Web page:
How To Build A Wood Frame Around A Bathroom Mirror

But first, who framed Roger Rabbit? I dunno. I can’t remember how that movie ended. But as for who framed out our hall bathroom mirror? We did.

Putting a dressed up frame around a plain builder mirror is one of the easiest ways to upgrade a bathroom, especially if you’re working with the tile and not doing a total gut job (which we thankfully are in this room since the classic b&w tile is in great shape). It’s actually kind of crazy that we haven’t really tackled this yet (well, we sorta did it here I guess, but this mirror has been naked for the last two years since we moved in).

There are companies out there, like Mirror Mate, who can make it super easy for you – but like the true DIY addicts that we are, we opted to try our hand at making this guy from scratch. It seemed like a pretty straight-forward task, despite the challenge of not having much space around our mirror to actually attach anything. But we’ll get to that later…

We opted for a super simple frame. After considering some more ornate moldings or window trim, we decided a flat chunky piece of wood would be best (and it’d match the chunky shelf nearby without competing too much with other more interesting items like our patterned window shade or the new vanity knobs). So first we picked up some 1 x 3″ pieces of pine in the lengths that we needed (I believe our total cost was $14). I was too distracted by the cutie in the cart to save my receipt.

I used my miter saw to cut my corners on an angle, but if you are miter-saw-less you can also do a simpler frame that’s kind of like this chalkboard frame that we built instead.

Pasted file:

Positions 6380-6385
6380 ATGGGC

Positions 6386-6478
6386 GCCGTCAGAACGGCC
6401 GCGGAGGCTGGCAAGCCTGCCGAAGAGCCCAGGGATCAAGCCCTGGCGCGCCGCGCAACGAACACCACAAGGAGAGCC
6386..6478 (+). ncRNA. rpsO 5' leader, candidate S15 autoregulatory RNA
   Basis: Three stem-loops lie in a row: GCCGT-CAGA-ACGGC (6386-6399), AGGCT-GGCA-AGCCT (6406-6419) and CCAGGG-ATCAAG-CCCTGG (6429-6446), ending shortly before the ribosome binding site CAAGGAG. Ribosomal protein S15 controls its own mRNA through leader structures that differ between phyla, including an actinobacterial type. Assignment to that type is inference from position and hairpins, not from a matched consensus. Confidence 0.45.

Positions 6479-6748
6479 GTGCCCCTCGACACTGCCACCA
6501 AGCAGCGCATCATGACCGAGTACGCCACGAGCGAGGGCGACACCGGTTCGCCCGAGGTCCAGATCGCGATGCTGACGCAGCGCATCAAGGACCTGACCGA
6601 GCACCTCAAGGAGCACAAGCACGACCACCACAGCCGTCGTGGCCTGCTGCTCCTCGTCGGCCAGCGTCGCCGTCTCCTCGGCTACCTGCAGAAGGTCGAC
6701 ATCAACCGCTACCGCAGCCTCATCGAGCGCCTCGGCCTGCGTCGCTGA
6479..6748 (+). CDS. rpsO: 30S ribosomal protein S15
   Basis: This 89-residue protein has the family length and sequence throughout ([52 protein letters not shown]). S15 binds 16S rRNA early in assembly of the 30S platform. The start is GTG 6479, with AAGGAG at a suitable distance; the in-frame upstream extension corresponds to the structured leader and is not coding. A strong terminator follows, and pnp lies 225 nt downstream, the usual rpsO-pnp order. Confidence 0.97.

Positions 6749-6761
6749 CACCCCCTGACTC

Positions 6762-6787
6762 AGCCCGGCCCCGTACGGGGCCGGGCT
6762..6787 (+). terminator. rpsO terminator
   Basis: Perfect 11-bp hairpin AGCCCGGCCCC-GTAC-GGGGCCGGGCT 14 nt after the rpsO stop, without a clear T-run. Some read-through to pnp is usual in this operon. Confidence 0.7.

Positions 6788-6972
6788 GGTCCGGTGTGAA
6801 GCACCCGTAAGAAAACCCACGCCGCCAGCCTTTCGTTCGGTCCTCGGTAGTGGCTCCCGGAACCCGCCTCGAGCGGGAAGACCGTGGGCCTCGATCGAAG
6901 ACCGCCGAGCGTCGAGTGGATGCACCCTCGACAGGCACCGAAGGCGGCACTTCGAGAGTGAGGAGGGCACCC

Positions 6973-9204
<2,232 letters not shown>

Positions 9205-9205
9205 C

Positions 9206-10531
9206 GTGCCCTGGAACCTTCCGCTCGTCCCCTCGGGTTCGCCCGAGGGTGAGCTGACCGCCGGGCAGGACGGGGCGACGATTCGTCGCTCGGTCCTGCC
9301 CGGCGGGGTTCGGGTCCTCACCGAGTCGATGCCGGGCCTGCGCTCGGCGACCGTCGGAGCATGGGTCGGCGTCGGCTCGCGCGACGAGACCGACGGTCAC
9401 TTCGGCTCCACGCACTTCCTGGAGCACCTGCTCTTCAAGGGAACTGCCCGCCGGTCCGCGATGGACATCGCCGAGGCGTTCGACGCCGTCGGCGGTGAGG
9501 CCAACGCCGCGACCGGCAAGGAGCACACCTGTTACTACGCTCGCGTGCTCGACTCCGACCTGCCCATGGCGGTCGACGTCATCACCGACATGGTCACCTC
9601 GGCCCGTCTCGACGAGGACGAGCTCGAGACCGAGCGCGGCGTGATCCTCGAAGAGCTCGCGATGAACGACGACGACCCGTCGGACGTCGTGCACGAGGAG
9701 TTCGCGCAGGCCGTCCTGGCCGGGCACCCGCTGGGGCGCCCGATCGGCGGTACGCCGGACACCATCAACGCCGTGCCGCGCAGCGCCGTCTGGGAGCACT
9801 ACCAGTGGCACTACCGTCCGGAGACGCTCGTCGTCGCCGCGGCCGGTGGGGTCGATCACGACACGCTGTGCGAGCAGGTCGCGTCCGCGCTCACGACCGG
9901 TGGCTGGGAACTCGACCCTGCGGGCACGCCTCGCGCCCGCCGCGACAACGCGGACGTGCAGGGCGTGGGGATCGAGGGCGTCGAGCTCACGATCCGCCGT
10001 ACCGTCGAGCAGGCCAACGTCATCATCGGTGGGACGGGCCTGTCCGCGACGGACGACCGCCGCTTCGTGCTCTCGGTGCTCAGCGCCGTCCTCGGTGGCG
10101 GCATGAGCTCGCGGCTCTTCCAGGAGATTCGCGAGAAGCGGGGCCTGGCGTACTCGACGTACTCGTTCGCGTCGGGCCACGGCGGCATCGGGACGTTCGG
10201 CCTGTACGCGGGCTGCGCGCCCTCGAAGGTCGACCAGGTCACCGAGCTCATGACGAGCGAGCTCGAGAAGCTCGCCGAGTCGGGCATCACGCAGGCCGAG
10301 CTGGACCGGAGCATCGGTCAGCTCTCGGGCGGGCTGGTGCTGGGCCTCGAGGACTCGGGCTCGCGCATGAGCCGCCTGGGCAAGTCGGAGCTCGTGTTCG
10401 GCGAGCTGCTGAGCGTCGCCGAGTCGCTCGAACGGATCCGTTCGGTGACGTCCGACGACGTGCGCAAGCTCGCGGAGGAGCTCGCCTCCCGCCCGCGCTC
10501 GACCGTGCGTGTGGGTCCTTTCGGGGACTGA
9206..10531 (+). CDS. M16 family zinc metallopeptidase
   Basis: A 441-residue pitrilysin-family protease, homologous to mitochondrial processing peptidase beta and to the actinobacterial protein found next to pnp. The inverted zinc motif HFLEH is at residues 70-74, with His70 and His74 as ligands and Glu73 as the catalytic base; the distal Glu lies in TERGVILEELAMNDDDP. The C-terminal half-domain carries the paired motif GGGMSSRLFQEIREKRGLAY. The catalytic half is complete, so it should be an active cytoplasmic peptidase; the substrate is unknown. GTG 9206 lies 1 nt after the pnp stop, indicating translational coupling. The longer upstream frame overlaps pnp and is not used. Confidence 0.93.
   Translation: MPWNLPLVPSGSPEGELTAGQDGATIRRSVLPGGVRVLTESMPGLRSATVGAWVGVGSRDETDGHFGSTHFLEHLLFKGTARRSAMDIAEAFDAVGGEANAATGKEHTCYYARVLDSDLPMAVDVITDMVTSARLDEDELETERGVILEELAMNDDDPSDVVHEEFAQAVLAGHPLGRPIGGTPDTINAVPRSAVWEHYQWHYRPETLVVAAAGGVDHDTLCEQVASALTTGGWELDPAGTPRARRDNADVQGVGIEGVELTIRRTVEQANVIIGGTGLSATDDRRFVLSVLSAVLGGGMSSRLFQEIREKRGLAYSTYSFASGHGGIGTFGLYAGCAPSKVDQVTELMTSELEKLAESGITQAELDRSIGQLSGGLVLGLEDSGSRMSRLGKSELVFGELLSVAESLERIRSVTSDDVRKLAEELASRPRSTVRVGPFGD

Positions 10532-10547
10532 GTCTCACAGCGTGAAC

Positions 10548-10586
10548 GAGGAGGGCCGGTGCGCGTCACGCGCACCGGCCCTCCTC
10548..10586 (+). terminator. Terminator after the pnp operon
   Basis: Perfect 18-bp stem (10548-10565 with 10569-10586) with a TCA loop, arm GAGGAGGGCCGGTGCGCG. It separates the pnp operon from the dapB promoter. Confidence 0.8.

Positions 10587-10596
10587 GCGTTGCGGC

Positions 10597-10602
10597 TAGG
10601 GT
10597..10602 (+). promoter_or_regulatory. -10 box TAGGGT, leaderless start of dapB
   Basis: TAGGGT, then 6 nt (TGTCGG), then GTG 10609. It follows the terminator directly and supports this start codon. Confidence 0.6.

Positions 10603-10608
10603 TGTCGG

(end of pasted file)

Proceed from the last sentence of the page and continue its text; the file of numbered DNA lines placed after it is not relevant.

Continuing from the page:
Another challenge of this project was to make the frame rest over the plastic clips that hold the mirror to the wall. No challenge that a little routing couldn’t handle, right? So first I marked where I need to notch out the wood so that the clips would rest inside and the wood could lay flush against the mirror. I decided to be generous with my notches so I’d have some wiggle room when placing the mirror, which is why they’re about twice as tall and twice as wide as the clips themselves.

If you rolled your eyes at the word “router” and said “well great, I don’t own no stinkin’ router” – you’re in luck. My router broke so I didn’t have one at my disposal either. So here’s the really simple (but not quite as pretty) way to get those notches:

  1. I used a Dremel to make small grooves on all sides of my marked notch, just so I’d get a relatively clean edge. This step is TOTALLY OPTIONAL. I only did it because I’m particular. So if you don’t have a router OR a Dremel you’re still ok.
  2. Use a small drill bit to make some not-too-deep pilot holes, fairly close together (see, if all you have is a drill you’re cool).
  3. Follow up by going into each pilot hole with a much bigger bit so the holes begin to run into one another.
  4. Use a flathead screwdriver and hammer to gently chip or pry away any chunks the drill didn’t get.

Again, not the prettiest result. But for a simple shallow notch like this (which won’t be seen by anyone but the plastic clip itself) it does the job. Oh, and this one goes along the bottom of the frame which is why my notch won’t be seen even though it goes all the way to the edge of the wood.

Once all of my notches (four in total) were made, I used my Kreg Jig to make pocket holes and then join my corners together.

And ta-dah, my constructed frame:

Before painting it, we brought it inside to make sure it fit and looked square and everything. This picture below gives you a better sense of how my unpretty notches will fit up against the clips (while still not being visible to anyone once the frame is in place).

It fits!

Fast forward about a day and I primed and painted the frame white (Decorator’s White by Benjamin Moore in semi-gloss, using a small foam roller for a smooth result). While we were at it, we also painted the previously-grey-washed shelf in the background so everything would match (which Sherry mentioned in this post).